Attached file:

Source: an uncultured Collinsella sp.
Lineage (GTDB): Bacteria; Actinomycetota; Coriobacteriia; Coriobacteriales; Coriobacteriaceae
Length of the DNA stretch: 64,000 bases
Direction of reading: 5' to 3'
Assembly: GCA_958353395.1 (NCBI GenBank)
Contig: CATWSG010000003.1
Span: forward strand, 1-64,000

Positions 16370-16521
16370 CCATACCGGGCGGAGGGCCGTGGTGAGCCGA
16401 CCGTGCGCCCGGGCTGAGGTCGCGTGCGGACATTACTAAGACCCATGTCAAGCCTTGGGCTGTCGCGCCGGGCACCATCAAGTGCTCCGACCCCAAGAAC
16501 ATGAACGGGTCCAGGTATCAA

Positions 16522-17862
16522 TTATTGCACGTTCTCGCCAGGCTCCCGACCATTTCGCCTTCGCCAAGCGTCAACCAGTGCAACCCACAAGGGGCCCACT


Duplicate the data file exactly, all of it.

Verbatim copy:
Source: an uncultured Collinsella sp.
Lineage (GTDB): Bacteria; Actinomycetota; Coriobacteriia; Coriobacteriales; Coriobacteriaceae
Length of the DNA stretch: 64,000 bases
Direction of reading: 5' to 3'
Assembly: GCA_958353395.1 (NCBI GenBank)
Contig: CATWSG010000003.1
Span: forward strand, 1-64,000

Positions 16370-16521
16370 CCATACCGGGCGGAGGGCCGTGGTGAGCCGA
16401 CCGTGCGCCCGGGCTGAGGTCGCGTGCGGACATTACTAAGACCCATGTCAAGCCTTGGGCTGTCGCGCCGGGCACCATCAAGTGCTCCGACCCCAAGAAC
16501 ATGAACGGGTCCAGGTATCAA

Positions 16522-17862
16522 TTATTGCACGTTCTCGCCAGGCTCCCGACCATTTCGCCTTCGCCAAGCGTCAACCAGTGCAACCCACAAGGGGCCCACT